J.K Rowling, long term eBook holdout, has decided to finally let the Harry Potter series out for the Kindle and into the eReading marketplace in general. It’s good news for fans of Harry Potter, fans of eReaders, and basically everybody but the publishers. You see, Rowling has retained her electronic publishing rights and stands to make pretty much pure profit from every sale these electronic releases bring along. The only question now is what this will mean, if anything, for how eBooks work in general from this point on when it comes to major publications.
First, I should point out that Rowling has voluntarily agreed to pass along a portion of her eBook profits to her publishers, Bloomsbury Publishing and Scholastic. No word on precisely how much, to the best of my knowledge, but it shows that this isn’t a cutting of ties to the industry. We also know that Amazon and Barnes & Noble have stated that they are working with the Pottermore site to make sure that the new Harry Potter publications work with the Kindle, Nook, etc. with0ut much trouble. This last fact could mean anything from simply optimizing the layout to offering some degree of post-purchase integration with the respective platforms. It is too soon to tell on that.
I’m going to work on the assumption here that Rowling is putting aside any real integration with the Kindle or Nook platforms to avoid giving either Amazon or Barnes & Noble a cut. They’re likely simply trying to take advantage of the inevitable popularity of the eBooks to promote themselves by association. That’s about the best they can hope to get from it. For smaller book retailers, however, this is likely going to come as bad news. Even more so for children’s booksellers.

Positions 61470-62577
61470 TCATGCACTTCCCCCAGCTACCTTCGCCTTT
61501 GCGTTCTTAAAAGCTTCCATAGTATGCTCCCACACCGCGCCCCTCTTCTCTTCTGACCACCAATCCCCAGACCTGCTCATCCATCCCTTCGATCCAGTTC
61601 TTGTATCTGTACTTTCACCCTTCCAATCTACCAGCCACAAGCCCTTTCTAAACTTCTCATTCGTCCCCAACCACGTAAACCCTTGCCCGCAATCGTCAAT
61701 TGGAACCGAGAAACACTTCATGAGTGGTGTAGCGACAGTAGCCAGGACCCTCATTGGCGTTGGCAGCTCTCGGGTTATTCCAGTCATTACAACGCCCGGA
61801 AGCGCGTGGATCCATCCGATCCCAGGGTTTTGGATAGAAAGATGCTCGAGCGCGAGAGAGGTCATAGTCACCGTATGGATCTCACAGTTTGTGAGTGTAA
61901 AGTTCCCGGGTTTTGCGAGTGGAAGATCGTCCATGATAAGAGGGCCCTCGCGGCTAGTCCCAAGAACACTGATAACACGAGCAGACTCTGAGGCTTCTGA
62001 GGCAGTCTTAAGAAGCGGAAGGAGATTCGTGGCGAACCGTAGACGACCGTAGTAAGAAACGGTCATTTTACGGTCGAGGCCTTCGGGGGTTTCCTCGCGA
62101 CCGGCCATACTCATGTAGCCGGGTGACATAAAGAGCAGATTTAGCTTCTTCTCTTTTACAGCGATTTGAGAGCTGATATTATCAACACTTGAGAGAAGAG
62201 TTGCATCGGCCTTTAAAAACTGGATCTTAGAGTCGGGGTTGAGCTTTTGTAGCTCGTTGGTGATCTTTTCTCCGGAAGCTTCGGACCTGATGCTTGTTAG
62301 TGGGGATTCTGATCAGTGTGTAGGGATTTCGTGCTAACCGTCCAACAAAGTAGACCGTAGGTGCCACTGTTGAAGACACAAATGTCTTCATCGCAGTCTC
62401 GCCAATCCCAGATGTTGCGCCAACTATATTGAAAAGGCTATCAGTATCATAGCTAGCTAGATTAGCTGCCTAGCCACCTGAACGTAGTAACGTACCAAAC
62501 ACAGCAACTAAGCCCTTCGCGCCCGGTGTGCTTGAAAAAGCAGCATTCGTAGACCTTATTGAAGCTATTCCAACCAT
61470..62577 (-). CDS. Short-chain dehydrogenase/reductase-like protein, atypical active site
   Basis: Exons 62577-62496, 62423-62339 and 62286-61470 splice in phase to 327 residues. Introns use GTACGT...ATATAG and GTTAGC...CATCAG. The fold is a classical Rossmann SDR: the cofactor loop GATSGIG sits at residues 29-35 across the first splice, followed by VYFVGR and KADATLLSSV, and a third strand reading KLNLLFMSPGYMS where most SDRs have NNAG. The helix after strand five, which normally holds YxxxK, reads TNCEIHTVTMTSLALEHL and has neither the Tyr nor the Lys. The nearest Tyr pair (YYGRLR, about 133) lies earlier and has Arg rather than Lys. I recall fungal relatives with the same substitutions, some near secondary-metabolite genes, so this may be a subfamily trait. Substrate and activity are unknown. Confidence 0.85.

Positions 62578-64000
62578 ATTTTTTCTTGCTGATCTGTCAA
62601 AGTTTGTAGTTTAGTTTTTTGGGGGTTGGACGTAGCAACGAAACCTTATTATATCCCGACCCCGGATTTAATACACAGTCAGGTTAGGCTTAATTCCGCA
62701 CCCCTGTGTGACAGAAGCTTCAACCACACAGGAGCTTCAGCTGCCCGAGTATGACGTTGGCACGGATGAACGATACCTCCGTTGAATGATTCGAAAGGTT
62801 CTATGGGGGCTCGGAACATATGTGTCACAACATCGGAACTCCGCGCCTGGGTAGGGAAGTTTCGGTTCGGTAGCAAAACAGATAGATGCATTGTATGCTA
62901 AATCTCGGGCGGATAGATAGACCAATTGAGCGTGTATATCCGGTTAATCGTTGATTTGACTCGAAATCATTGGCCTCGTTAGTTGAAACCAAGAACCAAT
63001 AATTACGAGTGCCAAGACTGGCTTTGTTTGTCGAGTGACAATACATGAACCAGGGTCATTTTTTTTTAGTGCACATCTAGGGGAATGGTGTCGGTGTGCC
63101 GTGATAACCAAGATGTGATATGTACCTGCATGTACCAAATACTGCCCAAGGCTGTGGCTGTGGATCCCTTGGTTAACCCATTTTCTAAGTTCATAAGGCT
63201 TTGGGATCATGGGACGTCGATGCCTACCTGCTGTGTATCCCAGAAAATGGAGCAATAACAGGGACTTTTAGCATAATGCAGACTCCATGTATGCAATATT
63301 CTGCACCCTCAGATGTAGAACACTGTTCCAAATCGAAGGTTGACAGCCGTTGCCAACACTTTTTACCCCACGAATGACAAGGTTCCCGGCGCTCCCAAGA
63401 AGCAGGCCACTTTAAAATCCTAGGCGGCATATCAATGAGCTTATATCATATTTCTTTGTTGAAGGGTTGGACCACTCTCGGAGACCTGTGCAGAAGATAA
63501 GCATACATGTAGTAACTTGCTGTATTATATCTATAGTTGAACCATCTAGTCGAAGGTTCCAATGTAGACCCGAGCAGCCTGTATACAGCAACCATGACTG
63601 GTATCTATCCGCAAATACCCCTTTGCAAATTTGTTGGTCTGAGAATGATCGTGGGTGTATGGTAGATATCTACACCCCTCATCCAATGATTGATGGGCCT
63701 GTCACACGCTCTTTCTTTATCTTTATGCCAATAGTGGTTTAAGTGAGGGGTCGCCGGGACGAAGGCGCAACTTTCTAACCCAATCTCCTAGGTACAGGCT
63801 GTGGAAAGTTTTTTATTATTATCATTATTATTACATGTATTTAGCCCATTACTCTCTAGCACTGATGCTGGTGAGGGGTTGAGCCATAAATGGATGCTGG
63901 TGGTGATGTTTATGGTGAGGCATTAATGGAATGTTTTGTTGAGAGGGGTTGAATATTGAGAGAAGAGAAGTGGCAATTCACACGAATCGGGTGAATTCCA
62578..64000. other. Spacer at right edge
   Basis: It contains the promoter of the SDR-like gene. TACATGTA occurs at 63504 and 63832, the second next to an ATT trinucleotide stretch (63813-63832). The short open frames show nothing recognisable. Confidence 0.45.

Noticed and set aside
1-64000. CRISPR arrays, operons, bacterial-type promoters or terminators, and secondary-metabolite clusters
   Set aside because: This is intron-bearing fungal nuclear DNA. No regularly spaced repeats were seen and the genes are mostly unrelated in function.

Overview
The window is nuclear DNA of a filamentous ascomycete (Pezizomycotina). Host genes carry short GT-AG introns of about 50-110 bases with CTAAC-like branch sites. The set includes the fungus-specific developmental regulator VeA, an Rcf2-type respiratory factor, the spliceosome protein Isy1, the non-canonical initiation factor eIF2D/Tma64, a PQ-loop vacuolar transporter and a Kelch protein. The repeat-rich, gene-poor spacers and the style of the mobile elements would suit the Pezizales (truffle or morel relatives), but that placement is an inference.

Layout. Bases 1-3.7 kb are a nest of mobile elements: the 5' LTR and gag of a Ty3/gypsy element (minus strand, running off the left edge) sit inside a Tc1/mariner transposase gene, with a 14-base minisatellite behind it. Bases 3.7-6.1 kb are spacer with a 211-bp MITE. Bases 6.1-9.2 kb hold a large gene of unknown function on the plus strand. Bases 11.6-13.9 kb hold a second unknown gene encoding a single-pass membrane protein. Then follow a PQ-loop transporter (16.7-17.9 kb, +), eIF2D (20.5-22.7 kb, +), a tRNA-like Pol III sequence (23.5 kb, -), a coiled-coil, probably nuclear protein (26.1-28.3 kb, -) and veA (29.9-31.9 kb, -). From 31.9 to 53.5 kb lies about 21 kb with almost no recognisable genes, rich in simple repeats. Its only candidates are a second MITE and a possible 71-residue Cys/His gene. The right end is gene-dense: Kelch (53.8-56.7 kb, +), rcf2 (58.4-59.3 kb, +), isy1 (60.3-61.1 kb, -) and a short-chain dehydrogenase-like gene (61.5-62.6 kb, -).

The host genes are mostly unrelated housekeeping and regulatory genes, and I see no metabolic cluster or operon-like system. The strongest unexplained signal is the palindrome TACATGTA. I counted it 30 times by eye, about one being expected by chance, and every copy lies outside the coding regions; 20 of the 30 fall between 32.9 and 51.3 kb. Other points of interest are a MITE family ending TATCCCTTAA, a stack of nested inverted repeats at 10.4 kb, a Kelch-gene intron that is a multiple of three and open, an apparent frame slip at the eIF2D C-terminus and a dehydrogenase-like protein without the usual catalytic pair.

Even if Pottermore, the site that Rowling will be selling her material through, takes off, will it change things for either publishers or retailers? I am of the opinion that it will not. This is a very unique case. Most publishers make a point of acquiring the eBook rights at the same time as everything else when they sign a new author. Especially now that the eBook industry has become such a big thing compared to what it was when Rowling got started. As such, no way for big names to make a move like this after they become big names. Newer authors, especially self-publishing authors, will not have the resources to push sales to users of the Kindle and Nook while still maintaining their distance from the respective platforms. Even if they did, it isn’t like Amazon will jump at the chance to work closely with just any author who wants to circumvent their cut of the profits in a creative way.
Honestly, I would say that the only impact this will have is directly on the Harry Potter series. There isn’t transfer to the rest of the eBook world. It is too soon to say if the Pottermore site will do well, and most of that will likely have to do with considerations beyond the eBook availability. Even if it does, the only people to benefit will be the Kindle-owning fans and Rowling herself. It isn’t a sign that changes are coming.